On Friday, Sonoma County will welcome home John Saini, who was two years out of Healdsburg High when he died in 1943 in one of the Marine Corps' deadliest battles, and for more than seven decades lay in an undiscovered grave on an islet of the central Pacific's Tarawa Atoll.
A casket bearing Saini's remains is set to arrive at San Francisco International Airport at 9:30 that morning.
It will be escorted to the Eggen & Lance funeral home in Santa Rosa by a motorcade to include members of the Saini grape-growing family of greater Healdsburg's Alexander and Dry Creek valleys, Marines, CHP officers and motorcyclists committed to accompanying the remains of fallen warriors.
Ron Henderson of Fred Young Funeral Home, which is handling the arrangements, said he expects the motorcade to arrive at the Eggen & Lance Chapel on Mendocino Avenue, across from Santa Rosa Junior College, between about noon and 1 p.m. Delays in the flight from Hawaii or at the airport or on the road could cause the hearse and its escort to arrive later in the afternoon.
At 9:30 a.m. Saturday, Saini's casket and the Marine staff sergeant assigned to accompany it will leave the mortuary for Healdsburg.
The escorted hearse will take Highway 101 to the Healdsburg Avenue exit and pass by Memorial Beach en route to Oak Mound Cemetery.
Healdsburg firefighters plan to salute Saini with an American flag on a ladder truck at Limerick Lane, just south of town.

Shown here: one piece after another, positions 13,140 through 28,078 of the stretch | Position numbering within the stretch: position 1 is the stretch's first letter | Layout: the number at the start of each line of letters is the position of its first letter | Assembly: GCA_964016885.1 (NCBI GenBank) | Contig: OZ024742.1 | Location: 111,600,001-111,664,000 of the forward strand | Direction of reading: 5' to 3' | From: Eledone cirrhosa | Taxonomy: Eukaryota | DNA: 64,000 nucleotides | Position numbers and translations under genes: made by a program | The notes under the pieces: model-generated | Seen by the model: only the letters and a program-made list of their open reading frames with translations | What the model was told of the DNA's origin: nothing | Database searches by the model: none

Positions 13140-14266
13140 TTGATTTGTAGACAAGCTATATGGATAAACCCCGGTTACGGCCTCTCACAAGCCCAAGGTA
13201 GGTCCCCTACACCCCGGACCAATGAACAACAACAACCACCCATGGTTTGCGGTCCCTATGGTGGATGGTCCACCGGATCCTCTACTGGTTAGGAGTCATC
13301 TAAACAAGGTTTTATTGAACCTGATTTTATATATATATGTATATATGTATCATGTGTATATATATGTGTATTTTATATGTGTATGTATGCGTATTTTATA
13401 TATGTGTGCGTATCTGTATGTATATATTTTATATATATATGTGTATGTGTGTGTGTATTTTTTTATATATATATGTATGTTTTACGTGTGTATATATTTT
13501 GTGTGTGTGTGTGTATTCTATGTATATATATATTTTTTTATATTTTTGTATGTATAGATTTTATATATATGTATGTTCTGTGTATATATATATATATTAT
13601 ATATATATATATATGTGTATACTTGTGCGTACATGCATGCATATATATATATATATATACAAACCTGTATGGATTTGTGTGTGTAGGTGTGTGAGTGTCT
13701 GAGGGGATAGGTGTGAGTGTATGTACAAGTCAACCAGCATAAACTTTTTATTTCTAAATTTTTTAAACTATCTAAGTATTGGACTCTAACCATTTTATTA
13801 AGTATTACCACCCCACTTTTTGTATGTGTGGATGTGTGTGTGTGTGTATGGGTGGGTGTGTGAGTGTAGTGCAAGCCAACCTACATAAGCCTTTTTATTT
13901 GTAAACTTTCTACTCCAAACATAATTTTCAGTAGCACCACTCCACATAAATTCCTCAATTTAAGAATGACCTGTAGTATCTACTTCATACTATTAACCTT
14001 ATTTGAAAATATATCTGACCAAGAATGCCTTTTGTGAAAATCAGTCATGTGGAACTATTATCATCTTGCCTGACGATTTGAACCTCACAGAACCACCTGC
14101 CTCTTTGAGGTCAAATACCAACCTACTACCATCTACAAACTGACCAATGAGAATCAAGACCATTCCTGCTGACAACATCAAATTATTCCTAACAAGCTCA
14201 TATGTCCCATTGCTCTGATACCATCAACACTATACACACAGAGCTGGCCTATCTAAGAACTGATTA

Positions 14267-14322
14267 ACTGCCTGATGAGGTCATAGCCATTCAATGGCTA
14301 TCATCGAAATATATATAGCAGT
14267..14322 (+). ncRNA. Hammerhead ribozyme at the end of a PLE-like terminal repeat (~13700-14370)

A graveside service, to include a rifle salute, the playing of taps and presentation of the flag by a Marine Corps honor guard, will begin at 10:30 a.m. at the cemetery on Piper Street. It is open to the public.
Marine Pfc. Saini was 20 years old when he was killed on the islet of Betio on Nov. 20, 1943, the first day of the horrendously tragic, 76-hour battle for Japanese-held Tarawa Atoll, a small chain of islands about 2,500 miles southwest of Hawaii.
Saini and more than 1,000 other Marines and sailors were buried in battlefield graves. The fighting also claimed more than 5,000 Japanese and Koreans.
After the war, in 1946 and '47, the 604th Quartermaster Graves Registration Co. mounted a remains recovery operation on Betio but did not locate the grave in which Saini was buried.
In February of 1949, a military review board declared Saini's remains unrecoverable.
That declaration was crushing to the fallen private's parents and siblings, all of whom grew old and died hoping that his remains would be found and returned to Healdsburg for a proper, Catholic burial.
Saini's older sister, Virginia Hallin, a fellow Marine, never gave up advocating and supporting efforts to locate and return his remains. She donated a sample of her DNA for use in positively identifying his remains, should they be found.
Hallin, who served in World War II with the Marine Corps Women's Reserve, was 92 when she died in 2014. She and Saini's younger brother, Eugene "Si" Saini, served with the Navy and grew wine grapes in northern Sonoma County for many years prior to his death in 2006.
Nearly 72 years had passed since John Saini died on Betio when an archeological crew from the nonprofit History Flight Inc. discovered on the islet a battlefield grave in June 2015. History Flight's mission is to locate and repatriate Americans lost to war.
The long-lost grave on Betio yielded what was in time confirmed to be the remains of 35 Marines, one of them Pfc. John Saini of Healdsburg.